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SALT LAKE CITY — Statistics from the Rape Recovery Center show that as many as one in six women in Utah will be raped in their lifetime. Many victims say they're victimized a second time by the justice system after their cases go nowhere.
Heather Frost said she was raped but that her attacker was no stranger.
"My friends all thought he was great and charming and so funny, and so did I," said Frost.
She said she met the man through a mutual friend. They hung out a couple times, then went on a date. When they went back to his apartment to get her purse, when Frost said she became a prisoner.
"It was like he turned from Dr. Jekyll to Mr. Hyde," Frost said. "He trapped me in there. He wouldn't let me leave."
Frost said her date began to threaten her and she froze.
"He's 6-foot-3, 230 pounds. I'm 5-foot-5 and I'm 140 pounds on a good day. He's ex-military," said Frost. "Just get through this, because you might be raped tonight, but at least you're not going to be severely beaten, killed and raped. That was what was going through my mind."
After that, Frost thought she did everything right. She called police, she went to the hospital to have a rape test done, and she thought her attacker would be charged. She was wrong.
A month after the alleged attack, Frost got a letter from the Salt Lake County District Attorney's Office, saying her case was declined because of "evidentiary concerns."
Frustrated with the system, Frost called the KSL Investigators. After months of research, they analyzed data from every police department in Salt Lake County.
In the last five years (Jan. 1, 2009-Dec. 31, 2013), 2,318 forcible rapes were reported to police. Only 760 were sent to the District Attorney's Office to be screened for prosecution. Which means two-thirds of those cases went nowhere.
Nobody's making a determination, those are bad people or those are bad cases or we don't want to help these victims. We're really trying to identify what resources do we have and how do we use them the most efficiently.
–Sheriff Jim Winder of the Unified Police Department
KSL went to the two agencies with the highest number of rape cases, Unified Police Department and Salt Lake City Police Department.
Unified Police serves nine cities and towns in Salt Lake County. Its data show 644 forcible rape cases were reported in five years, but only 15 percent went on to the D.A., the lowest percentage of all the police departments.
"It sounds disturbing," said Sheriff Jim Winder of the Unified Police Department. "It's really the way the justice system works."
The Salt Lake City Police Department had 399 cases. It sent 35 percent to the D.A.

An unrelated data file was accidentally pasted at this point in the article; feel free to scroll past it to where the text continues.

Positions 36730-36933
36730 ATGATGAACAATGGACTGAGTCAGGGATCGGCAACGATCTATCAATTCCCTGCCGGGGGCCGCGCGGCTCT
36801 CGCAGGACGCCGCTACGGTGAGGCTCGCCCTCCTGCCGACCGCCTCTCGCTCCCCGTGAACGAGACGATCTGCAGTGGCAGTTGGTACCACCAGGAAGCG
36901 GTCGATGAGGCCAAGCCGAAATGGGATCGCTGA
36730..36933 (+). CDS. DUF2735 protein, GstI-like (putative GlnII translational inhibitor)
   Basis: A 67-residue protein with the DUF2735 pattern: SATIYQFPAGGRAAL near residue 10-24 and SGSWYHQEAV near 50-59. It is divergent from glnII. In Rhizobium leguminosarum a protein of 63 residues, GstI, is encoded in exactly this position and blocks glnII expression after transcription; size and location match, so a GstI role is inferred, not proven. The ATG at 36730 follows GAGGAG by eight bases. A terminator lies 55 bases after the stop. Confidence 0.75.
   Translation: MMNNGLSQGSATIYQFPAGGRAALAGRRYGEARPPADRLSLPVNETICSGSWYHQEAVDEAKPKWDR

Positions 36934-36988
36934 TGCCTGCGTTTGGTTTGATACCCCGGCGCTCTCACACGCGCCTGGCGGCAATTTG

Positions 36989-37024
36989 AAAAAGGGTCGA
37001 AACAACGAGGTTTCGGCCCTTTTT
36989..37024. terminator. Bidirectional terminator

"Numbers are numbers and they're not reflective of everything," said Chief Chris Burbank of the Salt Lake City Police Department. "We have, in the past, done a poor job with victims in this particular crime. And when I say we, it's not just the police department. It's the entire process and in fact it's the public in general."
Both Burbank and Winder say rape is difficult to investigate for a number or reasons; an unknown suspect, an unwilling victim, a lack of evidence, and many times, a lack of manpower.
"You cannot do everything," Burbank said. "There's just not enough resources."
"Nobody's making a determination, those are bad people or those are bad cases or we don't want to help these victims," said Winder. "We're really trying to identify what resources do we have and how do we use them the most efficiently."
So what about the cases that do make it to the district attorney? According to its own numbers, Sim Gill's office declined more than 500 forcible rape cases and took on about 200 in the past five years.
The good news is it won about 60 percent of those cases. The bad news is that's only 5.5 percent of all forcible rape cases reported. The big question, are they only taking cases they believe they can win?
If you talk to police and victims, it certainly seems that way.
"They evaluate things on the likelihood of success at trial," Burbank said.
Holly Mullen is the director of the Rape Recovery Center. She deals with rape victims who feel ignored.
"Does it seem like the D.A.'s office is only taking cases where they know they can win?" asked Mike Headrick, KSL Investigator.
"Yes, it has seemed that way to us," said Mullen.
"They (victims) feel a complete lack of respect," Mullen said. "They feel a complete lack of understanding and cynicism and concern about where is this American justice. Why can't I have it?"
The buck ultimately stops with Salt Lake County District Attorney Sim Gill. KSL Investigators asked him the question that seems to be on everyone's mind.
"Do you only take cases that you believe are slam dunks?" asked Headrick.
"If that is the way historically we've done business, then that's something we should not be doing," said Gill. "Those cases where there is a victim, there is evidence, there is probable cause, but there is not the certainty of conviction, we should not shy away from those."
"And you don't believe you've shied away from those?" asked Headrick.
"I think we have sometimes shied away from that to our own fault," answered Gill.
Gill said bottom line, rape cases are complicated. They can be difficult to investigate. They can be difficult to prosecute. But Gill said he hopes there will be meaningful change in the future.
"I think that rape victims can get better justice. They deserve better justice. And we can always do more for them," said Gill.
KSL Investigators also did some digging into the background of the man who Frost said raped her. There are no sex crimes on his record in Utah. However, he did plead guilty to fourth-degree sexual assault in Wisconsin in 2000.
Gill said prosecutors do look at background information when investigating rape cases, but the problem is, information doesn't often get shared between agencies, even in the same state. That is one of the changes he hopes to make.